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We interviewed a medical doctor, and this is what he had to say about sick-leave abuse

by , 24 March 2016
In an interview with a medical doctor today, I was able to gather some very interesting information regarding sick-leave abuse.

And with a long weekend upon us, his words may have more relevance than ever.

Here's what he had to say about sick-leave abuse...

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Question#1: In your almost 30 years of experience as a medical doctor, do you believe that sick-leave abuse among employees is a fairly common occurrence in South Africa?
 
Definitely! Certain patients (employees) will tend to abuse sick leave

It usually comes with minor complaints, especially on a Monday or Friday.

Sometimes, employees will take off just before a long weekend, which in my opinion is an attempt to get an extra-long one, especially if this is a trend. .

Another interesting trend is when patients attempt to get sick leave in arrears. For example, they'll take Monday and Tuesday off, and they'll request a sick certificate from me on the Wednesday.

The point is that a trend develops. And if an employer notices that trend, they should investigate it.
 
Question#2: What do you do if you can't really find anything wrong with the patient?

Well, there are two categories us doctors use in describing the situation.

The first is 'As I have observed', which implies that it's the doctor's findings behind the sick note.

The second category is 'As I was informed' or 'According to the patient', which basically means that the doctor couldn't really find anything, and so has taken the patient's word for it. Let's take the arrears trend for example... I can't necessarily be sure that a patient was in fact sick on the Monday or the Tuesday, and so what I'll write is "As I was informed by the patient, he was sick on Monday and Tuesday..."

I'm very specific when it comes to what I write. And it's up to the employer to see this. 

Question#3: Do companies ever contact you regarding sick certificates?

Yes.

And when they do, I'm more than happy to speak with them regarding the facts while still respecting patient confidentiality.

For example, it's not surprising to find that some patients, or 'employees' will be willing to forge, alter or even steal sick-note pads.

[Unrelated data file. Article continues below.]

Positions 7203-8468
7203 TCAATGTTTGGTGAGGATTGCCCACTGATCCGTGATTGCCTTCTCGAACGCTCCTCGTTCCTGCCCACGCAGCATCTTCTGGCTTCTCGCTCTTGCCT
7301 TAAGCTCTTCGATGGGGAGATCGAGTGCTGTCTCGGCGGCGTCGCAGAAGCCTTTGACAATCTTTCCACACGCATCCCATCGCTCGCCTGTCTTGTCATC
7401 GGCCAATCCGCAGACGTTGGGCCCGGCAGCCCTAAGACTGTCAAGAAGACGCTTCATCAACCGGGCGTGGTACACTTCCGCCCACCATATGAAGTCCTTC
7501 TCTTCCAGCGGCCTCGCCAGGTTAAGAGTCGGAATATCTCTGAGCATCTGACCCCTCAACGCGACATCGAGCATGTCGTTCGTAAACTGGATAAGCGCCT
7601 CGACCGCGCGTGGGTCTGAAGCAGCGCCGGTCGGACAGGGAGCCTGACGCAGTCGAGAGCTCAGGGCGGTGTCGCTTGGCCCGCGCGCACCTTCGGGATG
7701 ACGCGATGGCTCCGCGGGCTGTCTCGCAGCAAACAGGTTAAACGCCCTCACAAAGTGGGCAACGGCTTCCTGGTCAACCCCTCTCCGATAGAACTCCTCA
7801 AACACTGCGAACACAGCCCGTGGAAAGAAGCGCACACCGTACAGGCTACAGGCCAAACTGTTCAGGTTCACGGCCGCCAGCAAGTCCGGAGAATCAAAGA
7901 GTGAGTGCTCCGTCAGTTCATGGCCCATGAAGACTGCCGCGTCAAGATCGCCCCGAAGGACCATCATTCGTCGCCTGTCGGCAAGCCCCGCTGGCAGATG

So when an employer calls me, they're more than welcome to confirm if I did in fact write it. After all, I can recognise my own handwriting, and it's pretty difficult to copy that of a doctor's (chuckles).

I once had an employee who altered (tipexed) the date on a sick certificate. These are things which I look out for when an employer contacts me. 

When I observe a sick certificate, I look at the patient's files to see if they correlate.
 
So what can you learn from this interview?
 
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1. Look for trends in an employee's absence. For example, they may take off Mondays, Fridays or just before long weekends.

2. Pay careful attention to what the doctor said on the certificate. In other words, were the contents of the certificate according to the patient or according to the doctor?

3.  If you're suspicious, phone the doctor to first of all confirm that he exists, and to confirm that he did in fact write the certificate in question. Also confirm that all the details are accurate and unchanged.
 

*Those were some great tips!

But there's more! Go to chapter L 05 on Sick Leave, in your Labour Law for Managers handbook to get more great tips, advice and information on how to deal with sick-leave abuse.

If you don't already have this invaluable resource, click here to order yours today. 


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